Western Caribbean Cruise – Day 4

We got up early this morning to head to Georgetown. The tending process went smoothly, but the seas were less smooth. Georgetown doesn’t have any long piers, so the harbor was dotted with tenders from the five cruise ships in port that day – the Caribbean Princess, plus ships from Celebrity, Holland America, Carnival, and P&O.

Cruise ships in Georgetown, Grand Cayman

The harbor is very shallow – about 80 ft deep where we were anchored and crystal turquoise. Not far off, though, you could see where it dropped off to a depth of about 8,000 feet. Because of the abrupt drop off and the generally shallow depth right at the shores of Grand Cayman, they actually have to import their seafood, as the geography isn’t conducive to fishing.

Got our photo taken with some pirates as we got off the boat and reserved spots on an island bus tour. We stopped in Hell – very touristy and so many bad jokes!


It gets its name from otherworldly black coral formations that can be seen in the area. The whole of Grand Cayman is a coral island, which is somewhat unique, and accounts for the water depth issues I mentioned above. Here, the coral is exposed, so it looks blackish.

Coral formations in Hell

Then we stopped by the Tortuga rum factory and sampled delicious rum cakes and vanilla rum. I’m kicking myself now for not buying any!Then we stopped by a dolphin place, where they had to lug fat tourists around and finally a brief stop at 7 Mile Beach. 7 Mile Beach is home of the island’s most insanely-price real estate, with condos and apartments, some of which go for hundreds of millions of dollars.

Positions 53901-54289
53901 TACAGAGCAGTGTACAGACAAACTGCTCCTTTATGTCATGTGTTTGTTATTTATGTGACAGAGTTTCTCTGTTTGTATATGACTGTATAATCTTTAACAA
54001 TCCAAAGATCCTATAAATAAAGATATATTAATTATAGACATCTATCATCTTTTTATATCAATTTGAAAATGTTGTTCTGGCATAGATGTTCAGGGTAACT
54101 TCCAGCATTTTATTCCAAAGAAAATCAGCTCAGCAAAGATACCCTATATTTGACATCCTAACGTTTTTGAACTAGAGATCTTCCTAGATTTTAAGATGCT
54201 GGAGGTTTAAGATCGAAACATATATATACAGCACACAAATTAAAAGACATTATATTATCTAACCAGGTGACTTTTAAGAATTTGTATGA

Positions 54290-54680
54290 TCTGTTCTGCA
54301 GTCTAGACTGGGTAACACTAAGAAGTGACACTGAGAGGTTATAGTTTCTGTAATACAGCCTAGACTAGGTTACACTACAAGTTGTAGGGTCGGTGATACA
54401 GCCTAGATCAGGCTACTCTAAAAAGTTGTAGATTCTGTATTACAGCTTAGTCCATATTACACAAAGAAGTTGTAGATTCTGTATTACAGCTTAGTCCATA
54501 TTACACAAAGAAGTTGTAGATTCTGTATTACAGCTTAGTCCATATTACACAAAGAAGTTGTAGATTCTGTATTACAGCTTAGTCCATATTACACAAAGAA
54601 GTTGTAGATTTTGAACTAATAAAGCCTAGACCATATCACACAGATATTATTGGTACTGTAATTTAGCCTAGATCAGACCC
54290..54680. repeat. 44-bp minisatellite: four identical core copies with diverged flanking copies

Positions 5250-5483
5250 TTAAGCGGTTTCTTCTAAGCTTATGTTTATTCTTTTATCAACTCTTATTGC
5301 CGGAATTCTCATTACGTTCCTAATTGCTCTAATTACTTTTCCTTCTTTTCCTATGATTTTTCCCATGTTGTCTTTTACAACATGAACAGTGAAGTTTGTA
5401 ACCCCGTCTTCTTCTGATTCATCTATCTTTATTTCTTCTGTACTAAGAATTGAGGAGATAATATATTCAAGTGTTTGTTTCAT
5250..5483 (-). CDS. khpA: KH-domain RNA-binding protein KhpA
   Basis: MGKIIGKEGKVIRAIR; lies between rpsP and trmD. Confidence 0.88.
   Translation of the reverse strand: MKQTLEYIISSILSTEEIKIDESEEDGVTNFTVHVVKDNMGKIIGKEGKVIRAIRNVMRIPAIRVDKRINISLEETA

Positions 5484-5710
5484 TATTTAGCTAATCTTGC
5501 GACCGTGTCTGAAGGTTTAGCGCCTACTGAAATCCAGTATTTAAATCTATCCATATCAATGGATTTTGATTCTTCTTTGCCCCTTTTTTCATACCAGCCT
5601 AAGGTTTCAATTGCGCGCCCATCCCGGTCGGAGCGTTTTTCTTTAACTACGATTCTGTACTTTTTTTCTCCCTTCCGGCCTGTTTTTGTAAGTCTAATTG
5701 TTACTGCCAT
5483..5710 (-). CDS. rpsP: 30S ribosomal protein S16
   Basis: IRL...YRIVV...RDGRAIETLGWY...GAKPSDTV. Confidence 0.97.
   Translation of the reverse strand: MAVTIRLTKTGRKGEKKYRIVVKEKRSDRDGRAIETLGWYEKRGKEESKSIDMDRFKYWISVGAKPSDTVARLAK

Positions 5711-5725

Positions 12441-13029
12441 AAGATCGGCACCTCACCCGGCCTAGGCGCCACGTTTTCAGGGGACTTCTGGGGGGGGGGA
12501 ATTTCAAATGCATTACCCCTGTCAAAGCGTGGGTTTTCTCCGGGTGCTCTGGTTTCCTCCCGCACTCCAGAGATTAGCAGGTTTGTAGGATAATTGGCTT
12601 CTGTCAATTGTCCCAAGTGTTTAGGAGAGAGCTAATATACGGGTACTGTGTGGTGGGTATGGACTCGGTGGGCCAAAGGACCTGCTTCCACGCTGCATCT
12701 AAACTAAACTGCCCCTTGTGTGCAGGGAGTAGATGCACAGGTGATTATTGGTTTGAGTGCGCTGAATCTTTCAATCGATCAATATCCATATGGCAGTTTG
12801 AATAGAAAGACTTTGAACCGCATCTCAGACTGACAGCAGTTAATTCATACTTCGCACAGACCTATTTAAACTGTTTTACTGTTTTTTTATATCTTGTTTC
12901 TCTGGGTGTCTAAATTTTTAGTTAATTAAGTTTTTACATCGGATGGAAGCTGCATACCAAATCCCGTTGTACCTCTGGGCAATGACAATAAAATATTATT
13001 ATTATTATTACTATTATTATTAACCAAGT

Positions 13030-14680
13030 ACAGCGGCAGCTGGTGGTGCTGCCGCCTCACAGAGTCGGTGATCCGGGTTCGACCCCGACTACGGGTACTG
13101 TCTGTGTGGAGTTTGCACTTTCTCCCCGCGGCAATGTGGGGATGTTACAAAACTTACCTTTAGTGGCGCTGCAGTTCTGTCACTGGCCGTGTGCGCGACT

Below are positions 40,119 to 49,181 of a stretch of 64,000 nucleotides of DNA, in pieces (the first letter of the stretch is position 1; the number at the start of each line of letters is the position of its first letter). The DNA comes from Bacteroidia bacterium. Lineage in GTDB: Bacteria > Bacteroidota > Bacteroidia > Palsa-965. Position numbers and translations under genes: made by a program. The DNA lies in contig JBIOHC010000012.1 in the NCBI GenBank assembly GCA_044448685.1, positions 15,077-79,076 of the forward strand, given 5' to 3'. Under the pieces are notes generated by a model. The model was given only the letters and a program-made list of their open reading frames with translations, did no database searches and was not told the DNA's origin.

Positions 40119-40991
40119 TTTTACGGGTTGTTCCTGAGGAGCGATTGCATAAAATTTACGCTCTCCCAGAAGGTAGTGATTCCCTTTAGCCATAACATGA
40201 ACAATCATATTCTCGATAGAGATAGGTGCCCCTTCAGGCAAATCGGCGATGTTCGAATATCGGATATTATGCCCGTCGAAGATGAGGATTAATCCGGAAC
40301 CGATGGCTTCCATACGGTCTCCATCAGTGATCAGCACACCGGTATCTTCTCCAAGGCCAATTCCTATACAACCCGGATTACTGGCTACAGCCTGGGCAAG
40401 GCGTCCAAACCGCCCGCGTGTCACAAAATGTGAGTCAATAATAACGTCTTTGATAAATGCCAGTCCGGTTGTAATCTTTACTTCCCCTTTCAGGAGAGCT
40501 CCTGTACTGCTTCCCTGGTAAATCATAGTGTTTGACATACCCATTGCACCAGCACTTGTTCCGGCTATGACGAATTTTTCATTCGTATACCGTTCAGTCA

Interestingly, besides condos, the beaches also have a number of cemeteries. When the islands were originally settled, the beaches weren’t of any use, so they buried their dead there. Ironic, that now the beaches are some of the most sought-after real estate in the world!

A cemetery on the beach – taken from our speeding bus.


Our guide gave us lots of other facts about Grand Cayman, such as how its main industries are tourism and banking, how people used to have a tradition where they covered their yards with white sand near Christmas time to mimic snow, and how many trees have sheets of metal around the middle to keep iguanas off. As tourists, it was exciting to see iguanas just running around, but they are actually a pest species and will deforest most plants that aren’t protected in this way. He talked about how Grand Cayman is governmentally British (some coins I got as change have the Queen and sea turtles) but culturally American and is a very modern island. He said he has had people on his tours ask to be able to do what the “natives” do and he says, “well, most of the ‘natives’ are inside on their computers!”

The heat was unexpectedly tiring and we wanted to get lunch on the boat, so we picked up a few souvenirs and took the tender back. Continuing on my tradition of having an awkward encounter every day of this trip, I had an incident with one of the tender employees. The seas were still rough, so they were taking people’s’ hands as they transferred from the tender to the cruise ship to keep people from falling in. Right as he took my hand, they decided the gangway was too full and so we proceeded to stand there hand-in-hand until they started letting people off again.

We went to the afternoon movie (Mr. Holmes) which finished just in time to watch our departure from Grand Cayman from the back of the ship. For dinner I had prosciutto and cantaloupe, a delicious peach Bellini cold soup, and spaghetti.




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